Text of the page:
The final example of McLaren’s only ‘Ultimate Series’ car was given a pearlescent orange shade, matching the final example of the McLaren F1. However, they do have some remaining units of their track-only P1 GTRs left to produce, and is expected to complete those by early 2016.
As far as other variants go, McLaren will reportedly not offer any follow-up P1s. Which means we won’t see any special editions or convertibles, the complete opposite what Bugatti did with the Veyron and its many editions before they finally put their foot down on the final unit, or the Pagani Zonda at that.
This closing down of the P1’s manufacture means McLaren’s Ultimate Series will also rest dormant without a car to occupy it, that is until a successor comes along. But don’t hold your breath for that, because it’s unlikely to break cover until we’re closer to 2020.
Mike Flewitt, Chief Executive Officer at McLaren Automotive commented: “The McLaren P1™ has achieved more than we ever expected of it since it was first previewed little over three years ago, both as a new generation of supercar, and in enhancing the McLaren brand globally,”
“As the direct ancestor to the fabled McLaren F1 – and the first in a new breed of hybrid-powered supercars – it had big shoes to fill, and it has more than succeeded. It has established itself as a true contender, proving to be more than a worthy rival on both road and track against long established rivals. It has done a fantastic job of becoming the halo product for the McLaren Automotive brand as we have grown the business into the three tiered, profitable outfit that we are today.”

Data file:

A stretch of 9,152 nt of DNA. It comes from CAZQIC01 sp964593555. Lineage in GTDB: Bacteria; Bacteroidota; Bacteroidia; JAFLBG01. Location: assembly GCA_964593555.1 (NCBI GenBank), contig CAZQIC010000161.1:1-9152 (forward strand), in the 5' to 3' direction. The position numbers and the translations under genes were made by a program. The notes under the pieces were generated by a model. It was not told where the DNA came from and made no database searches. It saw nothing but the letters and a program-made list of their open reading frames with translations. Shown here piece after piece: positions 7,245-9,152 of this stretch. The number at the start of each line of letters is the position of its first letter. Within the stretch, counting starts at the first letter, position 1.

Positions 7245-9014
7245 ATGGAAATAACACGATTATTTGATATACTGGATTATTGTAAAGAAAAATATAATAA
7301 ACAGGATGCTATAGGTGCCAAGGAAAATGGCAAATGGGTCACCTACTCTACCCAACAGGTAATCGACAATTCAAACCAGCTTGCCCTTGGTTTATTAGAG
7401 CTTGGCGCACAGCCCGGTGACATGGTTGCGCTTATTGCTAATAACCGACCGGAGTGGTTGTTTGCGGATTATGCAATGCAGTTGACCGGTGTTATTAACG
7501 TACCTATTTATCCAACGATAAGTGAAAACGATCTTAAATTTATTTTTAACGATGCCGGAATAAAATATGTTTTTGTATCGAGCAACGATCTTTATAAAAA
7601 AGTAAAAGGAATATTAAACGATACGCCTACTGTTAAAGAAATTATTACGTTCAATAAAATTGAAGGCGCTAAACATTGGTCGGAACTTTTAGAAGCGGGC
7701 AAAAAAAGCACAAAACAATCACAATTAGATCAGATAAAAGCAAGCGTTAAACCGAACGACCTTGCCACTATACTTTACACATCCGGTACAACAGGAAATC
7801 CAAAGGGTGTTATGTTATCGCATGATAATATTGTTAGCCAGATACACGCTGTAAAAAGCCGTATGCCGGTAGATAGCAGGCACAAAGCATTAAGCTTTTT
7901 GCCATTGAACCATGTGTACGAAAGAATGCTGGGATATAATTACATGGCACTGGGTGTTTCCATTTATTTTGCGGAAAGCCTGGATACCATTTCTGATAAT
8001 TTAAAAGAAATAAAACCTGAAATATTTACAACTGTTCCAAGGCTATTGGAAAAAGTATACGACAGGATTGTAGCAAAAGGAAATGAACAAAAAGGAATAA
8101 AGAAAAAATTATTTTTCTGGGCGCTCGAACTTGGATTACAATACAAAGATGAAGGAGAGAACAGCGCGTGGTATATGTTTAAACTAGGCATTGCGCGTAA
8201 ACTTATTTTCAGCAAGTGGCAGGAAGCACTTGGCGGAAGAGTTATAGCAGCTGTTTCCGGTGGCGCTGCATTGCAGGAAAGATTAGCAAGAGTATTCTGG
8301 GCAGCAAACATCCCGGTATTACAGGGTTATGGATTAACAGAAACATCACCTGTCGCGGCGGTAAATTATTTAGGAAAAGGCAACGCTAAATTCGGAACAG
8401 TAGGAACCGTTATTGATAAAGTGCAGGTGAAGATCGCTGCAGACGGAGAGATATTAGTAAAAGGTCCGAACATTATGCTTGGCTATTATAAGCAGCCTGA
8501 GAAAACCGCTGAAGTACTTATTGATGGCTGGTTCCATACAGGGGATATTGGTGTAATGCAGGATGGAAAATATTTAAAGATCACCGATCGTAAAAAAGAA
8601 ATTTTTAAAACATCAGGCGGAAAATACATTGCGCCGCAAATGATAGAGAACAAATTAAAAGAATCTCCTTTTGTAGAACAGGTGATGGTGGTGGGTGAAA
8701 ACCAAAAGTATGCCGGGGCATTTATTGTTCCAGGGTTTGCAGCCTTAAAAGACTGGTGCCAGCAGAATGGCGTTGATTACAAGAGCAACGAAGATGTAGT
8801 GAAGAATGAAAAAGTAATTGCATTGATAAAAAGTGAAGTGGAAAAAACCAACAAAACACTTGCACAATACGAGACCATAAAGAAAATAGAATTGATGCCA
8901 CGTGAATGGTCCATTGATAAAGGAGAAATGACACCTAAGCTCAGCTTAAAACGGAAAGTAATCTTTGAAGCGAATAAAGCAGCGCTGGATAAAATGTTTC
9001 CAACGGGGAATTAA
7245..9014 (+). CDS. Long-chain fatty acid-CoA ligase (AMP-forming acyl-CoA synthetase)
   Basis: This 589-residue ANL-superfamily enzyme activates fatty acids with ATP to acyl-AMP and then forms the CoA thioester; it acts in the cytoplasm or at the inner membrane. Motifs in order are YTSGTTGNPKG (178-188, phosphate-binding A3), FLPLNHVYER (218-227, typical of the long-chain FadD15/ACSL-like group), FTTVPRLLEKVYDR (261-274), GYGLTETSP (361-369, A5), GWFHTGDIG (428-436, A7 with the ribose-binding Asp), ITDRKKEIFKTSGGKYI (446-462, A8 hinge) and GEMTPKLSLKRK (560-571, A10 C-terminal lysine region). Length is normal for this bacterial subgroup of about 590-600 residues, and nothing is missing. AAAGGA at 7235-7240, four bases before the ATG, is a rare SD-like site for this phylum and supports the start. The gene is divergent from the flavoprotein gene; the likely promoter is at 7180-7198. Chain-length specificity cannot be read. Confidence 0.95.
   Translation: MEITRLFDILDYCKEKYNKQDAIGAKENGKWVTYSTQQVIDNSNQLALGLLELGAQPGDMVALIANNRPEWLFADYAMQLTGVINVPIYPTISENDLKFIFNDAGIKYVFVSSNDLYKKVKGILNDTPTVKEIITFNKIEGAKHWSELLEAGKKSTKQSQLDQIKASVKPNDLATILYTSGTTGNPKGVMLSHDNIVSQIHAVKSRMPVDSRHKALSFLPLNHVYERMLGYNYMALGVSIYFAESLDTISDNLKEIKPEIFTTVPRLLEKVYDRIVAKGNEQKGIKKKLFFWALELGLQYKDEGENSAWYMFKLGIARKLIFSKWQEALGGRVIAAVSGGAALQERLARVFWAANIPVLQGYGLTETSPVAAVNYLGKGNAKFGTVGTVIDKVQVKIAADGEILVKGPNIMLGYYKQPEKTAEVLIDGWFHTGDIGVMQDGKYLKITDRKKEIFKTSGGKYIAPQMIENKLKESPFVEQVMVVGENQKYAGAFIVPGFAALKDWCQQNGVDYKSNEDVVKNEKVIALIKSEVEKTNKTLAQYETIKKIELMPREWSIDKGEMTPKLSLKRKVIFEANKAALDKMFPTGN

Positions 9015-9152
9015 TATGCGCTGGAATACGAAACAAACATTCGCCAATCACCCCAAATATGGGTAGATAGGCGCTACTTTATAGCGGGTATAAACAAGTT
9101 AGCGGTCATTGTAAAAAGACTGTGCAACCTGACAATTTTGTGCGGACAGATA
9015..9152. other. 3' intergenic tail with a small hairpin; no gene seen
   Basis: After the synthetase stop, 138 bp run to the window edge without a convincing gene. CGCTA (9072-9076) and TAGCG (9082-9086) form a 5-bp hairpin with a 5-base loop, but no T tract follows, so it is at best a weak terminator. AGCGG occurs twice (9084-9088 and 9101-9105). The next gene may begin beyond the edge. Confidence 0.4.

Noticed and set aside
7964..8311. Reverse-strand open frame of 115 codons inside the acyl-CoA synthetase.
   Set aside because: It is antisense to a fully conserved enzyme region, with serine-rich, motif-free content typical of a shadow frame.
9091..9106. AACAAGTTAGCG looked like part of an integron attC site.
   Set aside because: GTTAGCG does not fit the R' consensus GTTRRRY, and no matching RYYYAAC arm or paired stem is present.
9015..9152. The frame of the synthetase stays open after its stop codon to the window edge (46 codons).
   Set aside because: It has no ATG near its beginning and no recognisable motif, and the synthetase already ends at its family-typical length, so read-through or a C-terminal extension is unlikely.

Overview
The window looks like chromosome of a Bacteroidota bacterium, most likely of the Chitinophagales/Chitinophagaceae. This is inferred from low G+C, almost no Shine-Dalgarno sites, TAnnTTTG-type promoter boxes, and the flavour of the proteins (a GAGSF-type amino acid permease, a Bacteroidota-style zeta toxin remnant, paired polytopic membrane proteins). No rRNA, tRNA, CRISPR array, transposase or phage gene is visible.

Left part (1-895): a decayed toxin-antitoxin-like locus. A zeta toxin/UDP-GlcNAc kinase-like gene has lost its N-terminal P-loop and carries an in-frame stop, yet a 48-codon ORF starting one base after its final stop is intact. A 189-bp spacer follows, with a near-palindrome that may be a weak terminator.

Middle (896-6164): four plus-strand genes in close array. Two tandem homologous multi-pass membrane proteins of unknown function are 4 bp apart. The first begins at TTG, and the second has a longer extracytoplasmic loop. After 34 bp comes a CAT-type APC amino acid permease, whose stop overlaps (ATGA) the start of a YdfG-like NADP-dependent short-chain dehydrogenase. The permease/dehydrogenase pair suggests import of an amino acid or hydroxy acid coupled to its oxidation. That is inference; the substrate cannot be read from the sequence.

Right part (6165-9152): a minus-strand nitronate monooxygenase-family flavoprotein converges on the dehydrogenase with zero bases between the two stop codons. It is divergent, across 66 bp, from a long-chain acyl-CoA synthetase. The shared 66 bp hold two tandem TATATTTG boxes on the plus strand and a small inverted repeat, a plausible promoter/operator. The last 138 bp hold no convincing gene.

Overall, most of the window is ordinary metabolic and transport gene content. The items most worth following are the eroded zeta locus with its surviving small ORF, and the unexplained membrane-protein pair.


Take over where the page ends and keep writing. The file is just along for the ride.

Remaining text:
The P1 was McLaren’s first proper hypercar, and a spiritual successor to their firstborn, the F1, which in its time was the world’s fastest production road car. Making its international debut at the 2012 Paris Motor Show as a concept and later at the Geneva Motor Show in production form, the P1 used the same technologies pioneered with the development of its MP4-12C supercar - a fully carbon monocoque tub, an in-house designed and engineered 3.8-litre twin-turbo V8, and a seven-speed dual-clutch transmission.
However, this time, McLaren used an electric motor to augment the petrol engine in a process they call 'torque fill', creating a car with a combined power output of 903hp sent to the rear wheels that’s capable of accelerating from 0-100km/h in just 2.8 seconds and on to a top speed of 349km/h.
It was delivered into customers’ hands at roughly the same time as Ferrari did with their LaFerrari and Porsche with their 918 Spyder, creating the famed hybrid-hypercar trilateral. And with its production limited to just 375 units, the P1 is also the most exclusive among the three.
Every McLaren P1 was constructed by 105 workers at McLaren's facility in Woking, England, each taking 800 hours over 17 days to complete, with production ramped up to produce one each day while working at peak efficiency. No two P1s were made alike, with customers given customisation options to ensure a bespoke touch per the individual’s choice.
It’s an end of an era at McLaren, but the P1 announced them as a major player in the supercar arena with tremendous style and presence. And it has set the stage for McLaren's other cars - the 650S, and the recent launched (in Malaysia) 570S - to shine.